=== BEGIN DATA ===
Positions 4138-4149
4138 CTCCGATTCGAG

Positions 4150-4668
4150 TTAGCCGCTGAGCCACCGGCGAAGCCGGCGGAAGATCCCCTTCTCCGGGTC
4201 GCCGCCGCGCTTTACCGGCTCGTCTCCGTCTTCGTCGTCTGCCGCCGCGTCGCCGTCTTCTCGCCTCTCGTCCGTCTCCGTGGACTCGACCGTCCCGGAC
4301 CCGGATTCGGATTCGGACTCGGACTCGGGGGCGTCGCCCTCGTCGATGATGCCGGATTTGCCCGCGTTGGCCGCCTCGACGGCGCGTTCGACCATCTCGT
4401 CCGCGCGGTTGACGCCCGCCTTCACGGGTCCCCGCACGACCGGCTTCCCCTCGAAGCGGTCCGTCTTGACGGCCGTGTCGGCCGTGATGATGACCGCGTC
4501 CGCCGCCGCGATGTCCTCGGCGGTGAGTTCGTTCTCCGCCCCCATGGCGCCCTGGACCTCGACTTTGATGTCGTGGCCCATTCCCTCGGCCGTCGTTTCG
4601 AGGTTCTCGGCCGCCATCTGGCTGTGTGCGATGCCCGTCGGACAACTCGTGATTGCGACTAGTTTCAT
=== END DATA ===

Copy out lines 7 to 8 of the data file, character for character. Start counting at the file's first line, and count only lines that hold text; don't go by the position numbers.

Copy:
4401 CCGCGCGGTTGACGCCCGCCTTCACGGGTCCCCGCACGACCGGCTTCCCCTCGAAGCGGTCCGTCTTGACGGCCGTGTCGGCCGTGATGATGACCGCGTC
4501 CGCCGCCGCGATGTCCTCGGCGGTGAGTTCGTTCTCCGCCCCCATGGCGCCCTGGACCTCGACTTTGATGTCGTGGCCCATTCCCTCGGCCGTCGTTTCG